Classic techniques designed to understand bacterial gene regulation in vitro are still
used today to elucidate genetic mechanisms and pathways. However as much as we
can learn from in vitro studies of bacterial behaviour, it is impossible to fully recreate
the complex and multifaceted environment the bacterium faces in vivo. To this end
the development of techniques to allow us to study gene regulation in vivo is
important as these can then be applied to dissect bacterial pathogenesis and should
uncover novel therapeutic targets.
Recombinase in vivo expression technology (RIVET) provides a heritable irreversible
marker of gene activity in the host and has been applied recently to discover genes
important for bacterial virulence in the host. The aim of this project was to develop a
novel RIVET system using genes from the enterohaemorrhagic Escherichia coli
0157:H7 (EHEC)ftm operon and the beta-lactamase reporter gene (bid). This system
was named FR1VET (Jim recombinase in vivo expression technology).
The basis to FRIVET is a completely synthetic operon placed in single copy in the
EHEC chromosome at the Jim locus. The arabinose (ara) inducible promoter was
tested in the system initially to validate the system in vitro. The key aim of these in
vitro tests was to understand the working tolerances of the FRIVET operon and define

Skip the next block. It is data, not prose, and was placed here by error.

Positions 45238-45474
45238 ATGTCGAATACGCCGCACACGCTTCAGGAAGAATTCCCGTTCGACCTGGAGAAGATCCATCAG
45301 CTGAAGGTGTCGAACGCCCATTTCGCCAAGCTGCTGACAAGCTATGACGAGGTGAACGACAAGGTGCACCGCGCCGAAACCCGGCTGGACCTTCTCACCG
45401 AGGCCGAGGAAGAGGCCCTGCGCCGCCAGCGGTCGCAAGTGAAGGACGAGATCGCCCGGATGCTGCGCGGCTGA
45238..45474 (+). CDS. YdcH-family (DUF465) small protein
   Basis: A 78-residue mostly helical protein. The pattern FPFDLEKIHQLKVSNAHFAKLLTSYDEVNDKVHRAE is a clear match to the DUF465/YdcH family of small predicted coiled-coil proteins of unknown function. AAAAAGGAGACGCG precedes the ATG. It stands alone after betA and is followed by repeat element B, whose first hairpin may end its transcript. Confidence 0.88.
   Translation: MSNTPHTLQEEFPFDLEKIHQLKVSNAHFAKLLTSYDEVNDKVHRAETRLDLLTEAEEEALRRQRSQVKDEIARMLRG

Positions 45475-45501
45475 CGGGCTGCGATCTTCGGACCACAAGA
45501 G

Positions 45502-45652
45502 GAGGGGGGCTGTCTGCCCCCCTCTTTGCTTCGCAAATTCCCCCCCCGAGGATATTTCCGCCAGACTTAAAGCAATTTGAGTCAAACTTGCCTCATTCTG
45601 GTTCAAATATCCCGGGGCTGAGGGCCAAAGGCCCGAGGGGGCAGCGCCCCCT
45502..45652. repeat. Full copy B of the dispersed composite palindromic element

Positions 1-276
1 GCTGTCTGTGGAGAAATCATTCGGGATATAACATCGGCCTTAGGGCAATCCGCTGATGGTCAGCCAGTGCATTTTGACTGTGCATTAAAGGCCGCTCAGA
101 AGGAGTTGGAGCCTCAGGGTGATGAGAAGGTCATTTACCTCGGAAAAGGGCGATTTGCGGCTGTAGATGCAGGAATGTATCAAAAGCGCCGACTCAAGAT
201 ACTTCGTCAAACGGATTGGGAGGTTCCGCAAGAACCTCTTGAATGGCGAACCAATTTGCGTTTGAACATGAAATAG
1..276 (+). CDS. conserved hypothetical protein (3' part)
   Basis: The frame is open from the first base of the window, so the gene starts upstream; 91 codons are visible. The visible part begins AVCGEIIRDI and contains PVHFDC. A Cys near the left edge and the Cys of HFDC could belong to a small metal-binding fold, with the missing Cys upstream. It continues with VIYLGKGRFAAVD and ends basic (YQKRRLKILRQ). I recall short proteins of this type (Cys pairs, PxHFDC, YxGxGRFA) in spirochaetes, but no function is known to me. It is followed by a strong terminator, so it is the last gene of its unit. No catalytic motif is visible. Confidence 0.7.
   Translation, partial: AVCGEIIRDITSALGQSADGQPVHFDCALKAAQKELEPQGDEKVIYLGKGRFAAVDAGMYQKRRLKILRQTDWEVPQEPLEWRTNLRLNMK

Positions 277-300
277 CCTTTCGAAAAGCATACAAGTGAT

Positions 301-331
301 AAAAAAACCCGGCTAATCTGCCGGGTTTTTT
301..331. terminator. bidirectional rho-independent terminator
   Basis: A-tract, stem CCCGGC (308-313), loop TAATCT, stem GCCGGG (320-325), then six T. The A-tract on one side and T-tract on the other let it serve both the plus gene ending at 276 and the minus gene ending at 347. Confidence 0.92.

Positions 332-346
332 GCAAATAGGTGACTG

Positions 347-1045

appropriate control points. Emphasis was placed on 'setting' the system and
controlling the levels of recombination achieved.
Construction of the FRIVET operon on allelic exchange vectors and subsequent
exchange into a Shiga-like toxin negative EHEC strain was successful. In vitro tests
using the ara promoter proved the system functioned as intended and was
experimentally stable. When EHEC promoters, in particular LEE5, were tested in
vitro, considerable difficulty was encountered in controlling levels of recombination
and setting the system to the off status. This is essential for any use of the system to
examine gene expression in vivo. Therefore the emphasis of future work must be on
defining appropriate measures for controlling in vitro activity of chosen promoters
when preparing constructs for in vivo challenges.
With appropriate modifications the FRIVET system has the potential to produce
valuable data about EHEC gene expression in the host and therefore to contribute to
our understanding of the complex regulation required to establish colonisation,
maintain infection and induce pathology in vivo.